"These people are carrying out a state-sanctioned killing in our name," says Davis. "These are our tax dollars at work. This is not a private enterprise. They are state employees."

What little we know about execution team members emerged in March in a federal lawsuit by Ohio death-row inmates challenging lethal injection. Ohio's former executioner (he retired in July, according to the Associated Press) testified while hidden behind a shield. He rattled off a job history that included hospital aide, paramedic and a manager for inmate vocational programs. Neither he nor his understudy — also an EMT —received training on the use or exact effects of the drugs in relation to certain dosages, according to court records.  Instead, through his mirrored window, the 53-year-old career prison worker watched dying inmates "for vital-sign changes, watching for movement changes, just watching the person as I would if it was a person in my care."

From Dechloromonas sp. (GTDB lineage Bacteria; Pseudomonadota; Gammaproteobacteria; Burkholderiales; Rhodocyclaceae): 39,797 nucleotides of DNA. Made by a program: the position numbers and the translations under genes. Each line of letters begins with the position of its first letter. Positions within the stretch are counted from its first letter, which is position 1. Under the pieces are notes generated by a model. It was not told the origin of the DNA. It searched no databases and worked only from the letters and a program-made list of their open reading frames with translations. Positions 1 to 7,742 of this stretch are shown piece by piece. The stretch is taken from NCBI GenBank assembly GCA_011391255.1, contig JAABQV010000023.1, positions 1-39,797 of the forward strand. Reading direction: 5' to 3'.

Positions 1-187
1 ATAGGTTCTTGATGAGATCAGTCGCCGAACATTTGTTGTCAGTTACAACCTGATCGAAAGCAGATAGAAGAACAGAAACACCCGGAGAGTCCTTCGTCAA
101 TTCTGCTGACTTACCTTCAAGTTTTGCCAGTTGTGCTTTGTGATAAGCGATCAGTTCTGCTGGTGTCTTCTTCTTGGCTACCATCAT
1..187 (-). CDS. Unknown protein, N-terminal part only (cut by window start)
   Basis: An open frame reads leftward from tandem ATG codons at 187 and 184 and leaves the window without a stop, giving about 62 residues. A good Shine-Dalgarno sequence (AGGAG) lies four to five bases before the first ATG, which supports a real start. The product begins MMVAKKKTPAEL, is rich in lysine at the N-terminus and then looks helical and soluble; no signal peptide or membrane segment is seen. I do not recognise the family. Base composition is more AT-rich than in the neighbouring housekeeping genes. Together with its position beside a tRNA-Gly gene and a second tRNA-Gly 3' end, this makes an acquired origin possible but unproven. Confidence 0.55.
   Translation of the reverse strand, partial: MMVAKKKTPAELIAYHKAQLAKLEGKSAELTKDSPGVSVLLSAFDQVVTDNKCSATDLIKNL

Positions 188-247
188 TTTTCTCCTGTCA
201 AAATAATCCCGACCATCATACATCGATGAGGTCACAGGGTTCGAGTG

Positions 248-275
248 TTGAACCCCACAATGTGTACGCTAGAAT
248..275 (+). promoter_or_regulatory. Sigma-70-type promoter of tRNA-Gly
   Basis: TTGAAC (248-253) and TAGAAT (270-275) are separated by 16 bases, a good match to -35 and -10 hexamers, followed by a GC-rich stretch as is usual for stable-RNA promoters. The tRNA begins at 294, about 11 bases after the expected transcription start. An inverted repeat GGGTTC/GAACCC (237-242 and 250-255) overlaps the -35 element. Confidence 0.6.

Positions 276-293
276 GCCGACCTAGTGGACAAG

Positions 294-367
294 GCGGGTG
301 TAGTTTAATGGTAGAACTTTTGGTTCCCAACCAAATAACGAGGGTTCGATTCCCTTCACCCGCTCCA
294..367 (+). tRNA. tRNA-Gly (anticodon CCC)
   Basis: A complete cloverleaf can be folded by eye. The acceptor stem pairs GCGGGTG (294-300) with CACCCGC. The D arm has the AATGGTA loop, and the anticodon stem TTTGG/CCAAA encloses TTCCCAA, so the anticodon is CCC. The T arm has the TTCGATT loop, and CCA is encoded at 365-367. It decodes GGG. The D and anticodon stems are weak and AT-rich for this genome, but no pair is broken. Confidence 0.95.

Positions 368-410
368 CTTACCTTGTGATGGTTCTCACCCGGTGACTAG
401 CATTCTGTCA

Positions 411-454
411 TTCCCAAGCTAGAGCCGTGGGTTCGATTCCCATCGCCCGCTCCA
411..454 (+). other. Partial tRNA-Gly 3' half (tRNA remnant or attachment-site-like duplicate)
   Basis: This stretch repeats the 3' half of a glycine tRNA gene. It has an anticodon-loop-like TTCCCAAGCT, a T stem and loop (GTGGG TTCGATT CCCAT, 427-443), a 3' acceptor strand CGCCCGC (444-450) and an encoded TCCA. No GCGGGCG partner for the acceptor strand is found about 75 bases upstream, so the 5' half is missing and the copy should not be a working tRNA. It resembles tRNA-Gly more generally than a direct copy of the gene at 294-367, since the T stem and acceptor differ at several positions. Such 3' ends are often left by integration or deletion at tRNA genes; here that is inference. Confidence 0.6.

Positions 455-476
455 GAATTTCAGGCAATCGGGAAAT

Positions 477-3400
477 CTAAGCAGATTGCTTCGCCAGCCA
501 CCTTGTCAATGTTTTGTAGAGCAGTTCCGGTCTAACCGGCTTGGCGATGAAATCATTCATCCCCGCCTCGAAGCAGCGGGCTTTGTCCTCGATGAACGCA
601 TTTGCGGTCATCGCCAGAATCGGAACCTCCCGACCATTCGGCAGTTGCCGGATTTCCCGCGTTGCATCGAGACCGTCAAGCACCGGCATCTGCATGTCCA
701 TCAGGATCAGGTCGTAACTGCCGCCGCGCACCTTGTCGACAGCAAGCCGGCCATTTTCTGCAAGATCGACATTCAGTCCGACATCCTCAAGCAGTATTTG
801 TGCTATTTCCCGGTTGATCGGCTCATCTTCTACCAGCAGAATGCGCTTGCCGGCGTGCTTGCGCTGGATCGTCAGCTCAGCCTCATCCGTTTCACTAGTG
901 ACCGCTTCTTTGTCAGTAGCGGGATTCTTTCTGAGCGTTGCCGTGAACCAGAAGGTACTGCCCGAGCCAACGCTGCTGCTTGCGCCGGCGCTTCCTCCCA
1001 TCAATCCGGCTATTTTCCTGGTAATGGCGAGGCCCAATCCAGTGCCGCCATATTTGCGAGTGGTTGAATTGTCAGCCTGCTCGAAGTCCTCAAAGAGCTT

Dr. Jonathan Groner takes issue with what he deems unqualified personnel using the instruments of his vocation — IVs, syringes and drugs — to kill. Groner, a professor of clinical surgery at the Ohio State College of Medicine and a staunch death-penalty abolitionist, says Ohio is caught in a "Hippocratic paradox." Those most qualified to help the state in executions — doctors, nurses, practicing EMTs — are forbidden from taking part in executions by codes of ethics and state boards. (Recently, the Ohio board that governs EMTs ruled that the state's executioners, despite their EMT certification, were outside the board's jurisdiction and thus free from sanction because they are not representing themselves as EMTs during the executions. At least two emergency medical technicians are part of a squad largely comprising prison guards, according to the Associated Press.)